US Secretary of State John Kerry shakes hands with Nigerian President Muhammadu Buhari at the US Department of State July 21, 2015 in Washington, DC. (BRENDAN SMIALOWSKI/AFP/Getty Images)
By Nate Smith, Military, Security, Police Co-Group Chair, Amnesty International USA
Nigerian President Muhammadu Buhari visited Washington, DC recently, soliciting U.S. support for his country’s struggle against the armed group known as Boko Haram. The struggle is a mighty one. As Amnesty International reported in April 2015, the armed Islamist movement in northeast Nigeria has committed war crimes and crimes against humanity, and it must be held to account. SEE THE REST OF THIS POST
By Leah Schmidt, Identity and Discrimination Unit, Amnesty International USA
In July 2013, an 11-year-old girl became pregnant after having been raped repeatedly for two years by her stepfather. However, ending the pregnancy was not an option for her. In Chile, where she lives, abortion is outlawed in all cases, even in cases of rape and even for children. SEE THE REST OF THIS POST
By Kimie Matsuo
Time is running out on another opportunity for the United States to do the right thing by Mustafa Ahmed al-Hawsawi, who is allegedly languishing in solitary confinement at Guantánamo after suffering torture and ill-treatment in CIA secret detention. SEE THE REST OF THIS POST
Some photos of some of AI Morocco actions on Stop Torture.
By Jihane Bergaoui, Country Specialist for Morocco and the Western Sahara
A few days ago, the U.S. State Department published its annual human rights report, which analyzes the human rights situation of nearly every country and territory across the globe. The Morocco and the Western Sahara human rights reports describe numerous abuses that have occurred in both areas over the past year, including infringements on freedom of speech and of the press, a failure to protect survivors of sexual and gender-based-violence, and a culture of impunity regarding the prevalent and illegal use of torture by members of the police and security forces. SEE THE REST OF THIS POST
Destroyed home of al-Akwa family in which five civilians were killed in two consecutive airstrikes on 13 June 2015. (Credit: Amnesty International)
By Ali Azizi, Yemen Country Specialist for Amnesty International USA
Despite more than 100 days of heavy fighting, the impoverished country of Yemen is facing a humanitarian crisis that you most likely haven’t heard of.
According to the UN High Commissioner for Refugees (UNHCR) estimates there are more than 21 million people – 80 percent of the population — in need of aid throughout the country. All essential supplies, from food to fuel to medical supplies, are in severe shortage.
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By Kristin Hulaas Sunde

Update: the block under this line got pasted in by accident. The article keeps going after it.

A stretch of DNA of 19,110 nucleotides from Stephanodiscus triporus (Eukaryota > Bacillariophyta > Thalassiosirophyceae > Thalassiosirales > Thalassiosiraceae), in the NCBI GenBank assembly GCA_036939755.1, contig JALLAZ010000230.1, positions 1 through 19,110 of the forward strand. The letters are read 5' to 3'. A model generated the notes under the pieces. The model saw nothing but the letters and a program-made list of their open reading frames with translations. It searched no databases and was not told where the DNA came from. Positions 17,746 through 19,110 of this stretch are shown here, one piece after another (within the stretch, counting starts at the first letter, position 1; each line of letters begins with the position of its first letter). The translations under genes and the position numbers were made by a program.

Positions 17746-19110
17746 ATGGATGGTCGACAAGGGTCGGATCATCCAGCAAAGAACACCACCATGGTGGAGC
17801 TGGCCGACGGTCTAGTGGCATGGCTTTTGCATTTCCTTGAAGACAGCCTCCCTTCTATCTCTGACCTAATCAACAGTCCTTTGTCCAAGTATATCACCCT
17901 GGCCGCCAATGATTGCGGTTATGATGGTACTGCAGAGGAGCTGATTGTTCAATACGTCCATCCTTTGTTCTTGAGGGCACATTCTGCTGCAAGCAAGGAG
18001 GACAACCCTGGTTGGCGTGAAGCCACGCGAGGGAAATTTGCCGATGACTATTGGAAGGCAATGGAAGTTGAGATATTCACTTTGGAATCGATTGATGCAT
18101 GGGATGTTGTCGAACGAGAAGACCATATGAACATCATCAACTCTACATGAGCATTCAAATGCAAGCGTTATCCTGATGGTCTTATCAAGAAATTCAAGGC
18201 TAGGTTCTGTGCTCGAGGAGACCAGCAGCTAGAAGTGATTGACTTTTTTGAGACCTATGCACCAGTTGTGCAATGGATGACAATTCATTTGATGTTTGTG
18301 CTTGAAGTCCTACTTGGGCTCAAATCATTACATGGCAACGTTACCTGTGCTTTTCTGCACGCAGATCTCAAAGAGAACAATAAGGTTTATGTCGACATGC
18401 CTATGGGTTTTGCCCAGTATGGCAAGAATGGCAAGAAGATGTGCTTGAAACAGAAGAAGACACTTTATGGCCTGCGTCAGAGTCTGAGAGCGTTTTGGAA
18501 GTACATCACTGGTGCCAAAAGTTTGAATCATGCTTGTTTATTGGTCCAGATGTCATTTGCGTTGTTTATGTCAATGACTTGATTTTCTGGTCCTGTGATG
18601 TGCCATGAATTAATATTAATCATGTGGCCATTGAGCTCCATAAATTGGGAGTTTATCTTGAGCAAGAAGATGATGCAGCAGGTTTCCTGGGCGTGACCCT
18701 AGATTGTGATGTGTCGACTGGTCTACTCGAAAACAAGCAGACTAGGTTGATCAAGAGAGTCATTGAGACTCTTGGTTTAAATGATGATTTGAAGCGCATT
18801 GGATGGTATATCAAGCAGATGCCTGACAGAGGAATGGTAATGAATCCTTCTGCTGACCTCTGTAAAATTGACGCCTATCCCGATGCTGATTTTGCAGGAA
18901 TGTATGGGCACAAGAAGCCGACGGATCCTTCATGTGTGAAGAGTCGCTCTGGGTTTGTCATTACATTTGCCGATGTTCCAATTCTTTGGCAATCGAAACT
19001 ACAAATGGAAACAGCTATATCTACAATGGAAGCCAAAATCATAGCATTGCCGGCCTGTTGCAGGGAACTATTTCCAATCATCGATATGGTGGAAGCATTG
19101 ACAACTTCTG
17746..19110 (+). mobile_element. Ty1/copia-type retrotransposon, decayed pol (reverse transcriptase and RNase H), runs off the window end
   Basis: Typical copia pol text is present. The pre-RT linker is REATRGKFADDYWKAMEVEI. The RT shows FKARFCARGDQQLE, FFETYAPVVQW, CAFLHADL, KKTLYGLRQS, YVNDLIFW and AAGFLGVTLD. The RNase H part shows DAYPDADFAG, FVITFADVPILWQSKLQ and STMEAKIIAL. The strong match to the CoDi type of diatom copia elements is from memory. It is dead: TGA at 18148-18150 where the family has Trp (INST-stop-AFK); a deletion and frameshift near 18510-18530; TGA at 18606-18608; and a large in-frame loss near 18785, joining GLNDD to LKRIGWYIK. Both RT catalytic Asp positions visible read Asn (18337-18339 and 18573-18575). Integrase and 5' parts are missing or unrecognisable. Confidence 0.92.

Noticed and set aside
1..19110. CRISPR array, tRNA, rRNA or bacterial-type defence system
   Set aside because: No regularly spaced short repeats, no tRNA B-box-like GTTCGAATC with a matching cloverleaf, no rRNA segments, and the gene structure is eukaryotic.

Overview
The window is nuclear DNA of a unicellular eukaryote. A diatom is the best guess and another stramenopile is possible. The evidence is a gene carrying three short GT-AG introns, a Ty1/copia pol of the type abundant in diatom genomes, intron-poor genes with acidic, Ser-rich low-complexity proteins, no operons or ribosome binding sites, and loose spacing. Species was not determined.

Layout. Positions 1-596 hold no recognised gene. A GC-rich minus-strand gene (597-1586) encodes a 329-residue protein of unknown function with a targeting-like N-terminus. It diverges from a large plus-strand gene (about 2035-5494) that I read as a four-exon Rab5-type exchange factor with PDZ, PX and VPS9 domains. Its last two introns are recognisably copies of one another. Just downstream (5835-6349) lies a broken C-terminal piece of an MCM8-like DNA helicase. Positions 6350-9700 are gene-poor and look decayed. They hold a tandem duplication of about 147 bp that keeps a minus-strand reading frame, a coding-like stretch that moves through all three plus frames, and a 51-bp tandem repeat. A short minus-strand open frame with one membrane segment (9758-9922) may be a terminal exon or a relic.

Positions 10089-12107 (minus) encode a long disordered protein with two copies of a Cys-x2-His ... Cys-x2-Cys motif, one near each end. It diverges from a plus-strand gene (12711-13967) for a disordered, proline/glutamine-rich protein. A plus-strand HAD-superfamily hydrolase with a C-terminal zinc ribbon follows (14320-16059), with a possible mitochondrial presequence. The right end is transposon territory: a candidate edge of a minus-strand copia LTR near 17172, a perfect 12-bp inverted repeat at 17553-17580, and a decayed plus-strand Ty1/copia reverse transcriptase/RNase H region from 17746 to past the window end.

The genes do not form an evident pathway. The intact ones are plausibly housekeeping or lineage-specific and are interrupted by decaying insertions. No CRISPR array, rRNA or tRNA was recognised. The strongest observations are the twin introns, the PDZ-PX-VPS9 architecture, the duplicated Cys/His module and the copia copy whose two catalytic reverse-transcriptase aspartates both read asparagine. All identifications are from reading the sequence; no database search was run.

Time to celebrate another 14 global human rights successes in 2015. SEE THE REST OF THIS POST
By Moses Akatugba, Nigeria
When I called my mother from prison to tell her I’d been pardoned after 10 years in jail, she fainted. I was told they had to pour water on her to revive her. Later, when she saw me for the first time after all those years in jail, she grabbed me and held me so tight. She wouldn’t let go for almost 15 minutes. The whole time she had tears of joy streaming from her eyes. SEE THE REST OF THIS POST
Juan Mendez, lawyer and human rights activist, UN Special Rapporteur on Torture. London 30 June 2014 (c) Amnesty International
By Juan E. Méndez, United Nations special rapporteur on torture and other cruel, inhuman and degrading treatment or punishment
More than once, I begged my torturers to kill me. Years later, I think about it and wonder if I really meant it. I think I did, at the time.
I was tied up, nude and blindfolded, and electrically prodded all over my body. Twice they pretended they were executing me by placing a gun to my head or in my mouth and clicking the trigger.
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Hundreds of thousands of Haitian migrants and Dominicans of Haitian descent face the risk of deportation from the Dominican Republic after the enforcement of a new immigration law.
By Robin Guittard, Caribbean Campaigner at Amnesty International
Maritza is a typical young Dominican woman. At 26, she has dreams and hopes like any of her compatriots. She’d like to study and provide a better life for her little girl.
Maritza’s dreams are quickly slipping from her grasp. Today, she is scared about her family’s future. Though the Dominican Republic is the only home she has ever known, a quirk in Dominican law means that, as soon as the next couple of days, she could be forced to leave her country for good. SEE THE REST OF THIS POST
By Kaitlyn Denzler, Amnesty International USA Interim Women’s Rights Campaigner
It was only two decades ago that Ireland decriminalized homosexuality. Yet on May 22, people took to the polls and made Ireland the first country in the world to adopt marriage equality by a popular vote. The people of Ireland did not just make history with their vote to legalize same-sex marriage; they sent a resounding message of support for human rights by voting “yes” by a margin of two to one! When the Taoiseach (Prime Minister) of Ireland, Enda Kenny, announced the date of the referendum, he stated that it would illustrate Ireland’s reputation as a tolerant and inclusive nation, and after the vote, he proudly pronounced that Ireland was a “small country with a big message for equality.”
Taoiseach Kenny should speak about the referendum with great pride, as it represents an enormous success for equality and LGBT human rights. But hidden in the shadows of Ireland’s most recent human rights accomplishment is the fact that it still has one of the world’s most restrictive abortion laws and that women in Ireland do not enjoy equal access to their full human rights.
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